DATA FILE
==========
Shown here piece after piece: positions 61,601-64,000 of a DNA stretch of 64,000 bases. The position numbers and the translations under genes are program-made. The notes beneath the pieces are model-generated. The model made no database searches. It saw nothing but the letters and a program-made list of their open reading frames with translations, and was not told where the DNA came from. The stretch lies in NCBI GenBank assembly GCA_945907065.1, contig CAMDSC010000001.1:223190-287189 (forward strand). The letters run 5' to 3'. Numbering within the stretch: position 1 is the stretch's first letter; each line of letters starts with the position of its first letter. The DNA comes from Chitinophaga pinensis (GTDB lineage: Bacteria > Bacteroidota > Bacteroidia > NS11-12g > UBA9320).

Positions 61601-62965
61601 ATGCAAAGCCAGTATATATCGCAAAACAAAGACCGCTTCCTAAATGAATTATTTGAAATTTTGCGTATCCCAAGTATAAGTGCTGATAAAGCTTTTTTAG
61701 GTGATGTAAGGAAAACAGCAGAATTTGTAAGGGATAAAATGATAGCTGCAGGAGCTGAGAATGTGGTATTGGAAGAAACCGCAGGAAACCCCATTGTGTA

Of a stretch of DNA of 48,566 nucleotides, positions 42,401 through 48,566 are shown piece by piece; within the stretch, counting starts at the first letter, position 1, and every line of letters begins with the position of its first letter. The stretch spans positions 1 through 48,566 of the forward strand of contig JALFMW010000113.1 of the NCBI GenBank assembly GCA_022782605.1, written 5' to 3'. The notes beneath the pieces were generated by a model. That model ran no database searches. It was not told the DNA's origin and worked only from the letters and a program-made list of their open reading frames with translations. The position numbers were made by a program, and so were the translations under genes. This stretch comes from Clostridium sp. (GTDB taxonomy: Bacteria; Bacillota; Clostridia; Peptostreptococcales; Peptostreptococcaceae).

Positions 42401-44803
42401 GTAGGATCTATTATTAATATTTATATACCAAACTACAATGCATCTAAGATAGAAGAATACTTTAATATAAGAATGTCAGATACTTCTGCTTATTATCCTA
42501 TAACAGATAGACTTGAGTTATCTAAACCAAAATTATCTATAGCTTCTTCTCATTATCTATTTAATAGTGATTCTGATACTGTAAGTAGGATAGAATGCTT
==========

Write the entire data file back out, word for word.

Shown here piece after piece: positions 61,601-64,000 of a DNA stretch of 64,000 bases. The position numbers and the translations under genes are program-made. The notes beneath the pieces are model-generated. The model made no database searches. It saw nothing but the letters and a program-made list of their open reading frames with translations, and was not told where the DNA came from. The stretch lies in NCBI GenBank assembly GCA_945907065.1, contig CAMDSC010000001.1:223190-287189 (forward strand). The letters run 5' to 3'. Numbering within the stretch: position 1 is the stretch's first letter; each line of letters starts with the position of its first letter. The DNA comes from Chitinophaga pinensis (GTDB lineage: Bacteria > Bacteroidota > Bacteroidia > NS11-12g > UBA9320).

Positions 61601-62965
61601 ATGCAAAGCCAGTATATATCGCAAAACAAAGACCGCTTCCTAAATGAATTATTTGAAATTTTGCGTATCCCAAGTATAAGTGCTGATAAAGCTTTTTTAG
61701 GTGATGTAAGGAAAACAGCAGAATTTGTAAGGGATAAAATGATAGCTGCAGGAGCTGAGAATGTGGTATTGGAAGAAACCGCAGGAAACCCCATTGTGTA

Of a stretch of DNA of 48,566 nucleotides, positions 42,401 through 48,566 are shown piece by piece; within the stretch, counting starts at the first letter, position 1, and every line of letters begins with the position of its first letter. The stretch spans positions 1 through 48,566 of the forward strand of contig JALFMW010000113.1 of the NCBI GenBank assembly GCA_022782605.1, written 5' to 3'. The notes beneath the pieces were generated by a model. That model ran no database searches. It was not told the DNA's origin and worked only from the letters and a program-made list of their open reading frames with translations. The position numbers were made by a program, and so were the translations under genes. This stretch comes from Clostridium sp. (GTDB taxonomy: Bacteria; Bacillota; Clostridia; Peptostreptococcales; Peptostreptococcaceae).

Positions 42401-44803
42401 GTAGGATCTATTATTAATATTTATATACCAAACTACAATGCATCTAAGATAGAAGAATACTTTAATATAAGAATGTCAGATACTTCTGCTTATTATCCTA
42501 TAACAGATAGACTTGAGTTATCTAAACCAAAATTATCTATAGCTTCTTCTCATTATCTATTTAATAGTGATTCTGATACTGTAAGTAGGATAGAATGCTT